On means of implementation, finance is clearly the central issue. Here as well progress seems to be being made slowly. The European Union made an important move last week, stating that it could envisage a commitment by developed countries to continue with the $100 billion commitment after 2020, and to a scaling up beyond $100 billion in the context of an expanded donor base. This would address two concerns, namely the need to give assurances that there will be no backtracking from developed countries financial commitments, and secondly that financial contributions will also start to come in, probably on a voluntary basis, from richer developing countries. There also seems to be increasing convergence around the need to prioritise adaptation finance, although whether this gets expressed in quantitative terms remains open.
Differentiation is of course the elephant in the room. Even here some consensus can be seen. The ministerial facilitators reported on some key principles last night from their consultations, which could be used to guide concrete drafting. They essentially consist of an approach similar to that taken with intended nationally determined contributions (INDCs). That is to say: universal participation and self-differentiation guided by agreed principles and structures. The principles include ‘no-backsliding’ from previous commitments, leadership from developed countries, progression over time and a common direction of travel, and flexibility for developing countries. These might sound somewhat abstract, but for seasoned negotiators and observers it is not hard to see how they could be translated into concrete textual proposals that would move things forward.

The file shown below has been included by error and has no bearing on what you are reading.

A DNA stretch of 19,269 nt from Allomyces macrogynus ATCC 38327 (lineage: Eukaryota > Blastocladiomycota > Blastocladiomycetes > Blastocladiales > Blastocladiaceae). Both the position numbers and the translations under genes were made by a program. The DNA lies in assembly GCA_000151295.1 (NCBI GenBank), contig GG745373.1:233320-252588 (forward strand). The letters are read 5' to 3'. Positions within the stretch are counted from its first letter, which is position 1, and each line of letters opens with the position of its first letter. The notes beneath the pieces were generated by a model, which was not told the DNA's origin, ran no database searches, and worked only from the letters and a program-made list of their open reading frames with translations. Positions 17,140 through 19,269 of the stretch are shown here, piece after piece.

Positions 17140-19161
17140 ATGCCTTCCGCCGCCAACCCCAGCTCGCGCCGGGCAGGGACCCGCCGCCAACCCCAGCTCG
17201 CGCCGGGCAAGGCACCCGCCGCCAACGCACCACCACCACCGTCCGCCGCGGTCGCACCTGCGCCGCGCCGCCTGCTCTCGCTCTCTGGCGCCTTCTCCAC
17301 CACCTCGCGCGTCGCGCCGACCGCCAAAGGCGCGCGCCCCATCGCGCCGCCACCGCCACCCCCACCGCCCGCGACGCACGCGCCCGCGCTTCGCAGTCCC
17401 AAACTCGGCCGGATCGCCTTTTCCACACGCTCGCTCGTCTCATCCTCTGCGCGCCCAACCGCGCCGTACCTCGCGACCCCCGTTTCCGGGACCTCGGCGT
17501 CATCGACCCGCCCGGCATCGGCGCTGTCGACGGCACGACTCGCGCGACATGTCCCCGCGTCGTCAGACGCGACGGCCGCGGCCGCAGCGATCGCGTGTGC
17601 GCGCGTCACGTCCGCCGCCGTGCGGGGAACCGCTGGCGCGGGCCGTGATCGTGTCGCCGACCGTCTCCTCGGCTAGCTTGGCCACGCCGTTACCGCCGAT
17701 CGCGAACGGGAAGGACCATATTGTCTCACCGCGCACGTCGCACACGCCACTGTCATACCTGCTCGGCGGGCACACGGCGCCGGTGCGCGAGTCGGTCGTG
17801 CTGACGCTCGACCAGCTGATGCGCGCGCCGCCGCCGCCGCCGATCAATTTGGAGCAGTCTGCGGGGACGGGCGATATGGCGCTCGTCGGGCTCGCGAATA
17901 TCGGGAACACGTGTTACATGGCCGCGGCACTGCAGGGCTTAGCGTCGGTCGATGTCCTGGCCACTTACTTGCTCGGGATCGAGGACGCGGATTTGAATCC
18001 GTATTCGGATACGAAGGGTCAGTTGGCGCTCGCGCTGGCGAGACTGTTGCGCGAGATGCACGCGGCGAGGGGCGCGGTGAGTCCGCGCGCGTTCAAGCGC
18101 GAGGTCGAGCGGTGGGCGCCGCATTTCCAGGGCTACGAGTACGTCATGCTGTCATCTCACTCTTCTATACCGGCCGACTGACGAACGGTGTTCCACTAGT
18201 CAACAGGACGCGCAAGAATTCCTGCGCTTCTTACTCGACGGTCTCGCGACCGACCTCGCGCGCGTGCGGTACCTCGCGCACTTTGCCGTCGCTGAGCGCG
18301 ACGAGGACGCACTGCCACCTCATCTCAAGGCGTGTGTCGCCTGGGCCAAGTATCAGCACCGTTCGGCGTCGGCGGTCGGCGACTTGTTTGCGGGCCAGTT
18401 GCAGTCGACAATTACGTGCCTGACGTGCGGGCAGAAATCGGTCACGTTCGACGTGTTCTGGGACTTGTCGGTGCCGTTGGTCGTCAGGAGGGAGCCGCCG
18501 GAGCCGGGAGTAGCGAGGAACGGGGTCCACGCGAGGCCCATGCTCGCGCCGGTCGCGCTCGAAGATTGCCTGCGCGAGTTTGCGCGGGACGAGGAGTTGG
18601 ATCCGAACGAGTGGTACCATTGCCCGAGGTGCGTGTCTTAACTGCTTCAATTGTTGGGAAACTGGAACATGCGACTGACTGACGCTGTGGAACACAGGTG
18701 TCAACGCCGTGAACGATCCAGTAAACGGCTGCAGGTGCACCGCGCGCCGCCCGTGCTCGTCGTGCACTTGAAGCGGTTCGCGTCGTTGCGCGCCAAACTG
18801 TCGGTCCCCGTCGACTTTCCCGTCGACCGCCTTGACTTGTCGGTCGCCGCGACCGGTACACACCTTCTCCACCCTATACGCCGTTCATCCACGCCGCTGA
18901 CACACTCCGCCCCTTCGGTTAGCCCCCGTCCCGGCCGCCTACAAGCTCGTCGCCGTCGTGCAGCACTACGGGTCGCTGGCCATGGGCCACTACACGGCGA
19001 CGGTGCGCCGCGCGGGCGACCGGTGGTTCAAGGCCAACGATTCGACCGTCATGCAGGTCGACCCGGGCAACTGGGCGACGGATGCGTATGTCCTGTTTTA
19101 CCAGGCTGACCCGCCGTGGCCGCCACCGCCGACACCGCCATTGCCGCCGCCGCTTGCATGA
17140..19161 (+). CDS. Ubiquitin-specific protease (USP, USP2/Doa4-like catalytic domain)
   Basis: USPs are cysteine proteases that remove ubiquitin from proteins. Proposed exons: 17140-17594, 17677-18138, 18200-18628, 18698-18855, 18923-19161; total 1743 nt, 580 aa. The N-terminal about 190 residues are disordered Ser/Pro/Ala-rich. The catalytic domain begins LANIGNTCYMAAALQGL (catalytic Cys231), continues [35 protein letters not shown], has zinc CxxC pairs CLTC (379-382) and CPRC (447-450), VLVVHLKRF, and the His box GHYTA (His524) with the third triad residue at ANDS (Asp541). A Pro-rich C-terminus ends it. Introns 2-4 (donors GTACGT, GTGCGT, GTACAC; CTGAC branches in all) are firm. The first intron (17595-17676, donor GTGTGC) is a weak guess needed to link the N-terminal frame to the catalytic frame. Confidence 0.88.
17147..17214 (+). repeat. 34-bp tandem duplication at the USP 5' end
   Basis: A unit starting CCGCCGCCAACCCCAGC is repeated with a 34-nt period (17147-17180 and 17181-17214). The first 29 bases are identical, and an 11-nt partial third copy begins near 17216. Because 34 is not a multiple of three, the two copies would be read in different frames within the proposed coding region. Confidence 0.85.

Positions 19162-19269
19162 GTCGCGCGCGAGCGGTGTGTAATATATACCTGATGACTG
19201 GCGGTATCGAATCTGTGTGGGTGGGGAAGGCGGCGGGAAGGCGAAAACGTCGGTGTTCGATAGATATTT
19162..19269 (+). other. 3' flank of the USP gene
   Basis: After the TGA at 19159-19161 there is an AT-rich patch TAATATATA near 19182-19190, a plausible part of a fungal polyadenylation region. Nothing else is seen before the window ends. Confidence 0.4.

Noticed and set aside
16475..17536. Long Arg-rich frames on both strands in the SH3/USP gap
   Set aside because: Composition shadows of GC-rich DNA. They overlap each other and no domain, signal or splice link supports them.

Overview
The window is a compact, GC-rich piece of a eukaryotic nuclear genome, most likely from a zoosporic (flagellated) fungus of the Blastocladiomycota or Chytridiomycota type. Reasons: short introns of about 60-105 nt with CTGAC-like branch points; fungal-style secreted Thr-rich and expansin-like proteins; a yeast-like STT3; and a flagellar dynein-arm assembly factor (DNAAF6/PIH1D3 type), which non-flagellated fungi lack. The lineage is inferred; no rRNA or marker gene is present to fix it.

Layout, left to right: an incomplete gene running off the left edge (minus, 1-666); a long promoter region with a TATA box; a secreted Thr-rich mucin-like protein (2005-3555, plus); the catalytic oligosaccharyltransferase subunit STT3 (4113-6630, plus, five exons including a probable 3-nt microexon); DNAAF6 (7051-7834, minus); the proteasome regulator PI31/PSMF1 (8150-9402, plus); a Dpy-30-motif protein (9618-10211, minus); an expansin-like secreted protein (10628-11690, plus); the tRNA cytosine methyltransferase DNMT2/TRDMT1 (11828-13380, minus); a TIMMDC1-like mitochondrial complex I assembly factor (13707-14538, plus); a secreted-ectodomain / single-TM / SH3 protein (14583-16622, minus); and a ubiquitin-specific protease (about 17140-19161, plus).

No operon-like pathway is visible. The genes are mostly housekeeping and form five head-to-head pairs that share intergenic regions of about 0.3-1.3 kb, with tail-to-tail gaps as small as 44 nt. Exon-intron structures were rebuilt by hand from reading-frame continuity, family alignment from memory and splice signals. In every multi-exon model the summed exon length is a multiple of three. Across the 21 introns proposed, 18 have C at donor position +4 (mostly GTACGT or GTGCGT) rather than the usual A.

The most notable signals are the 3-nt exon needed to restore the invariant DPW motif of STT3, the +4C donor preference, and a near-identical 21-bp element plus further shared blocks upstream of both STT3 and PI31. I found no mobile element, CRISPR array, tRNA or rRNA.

We should also mention areas where progress has been made. There is an almost clean article on adaptation, which anchors many of the aspects that countries have been calling for including a global adaptation goal, solidarity on adaptation as a global concern, and increased transparency and information sharing on adaptation actions. In transparency of mitigation and support, apart from the question of differentiation, solid progress has also been made.
So overall, things are shaping up reasonably well for the second week. We should not be naïve: very difficult negotiations remain. However, the Presidency has been very clear about the need to have a text by Thursday morning in order to leave time for translation and legal validation. We should not forget, also, that Paris comes on the back of three years of negotiations. While these three years might have appeared to some to have been three years of abstract shadow boxing, they have allowed countries to know inside out each other’s position and to converge politically if not textually. The landing zone is in sight.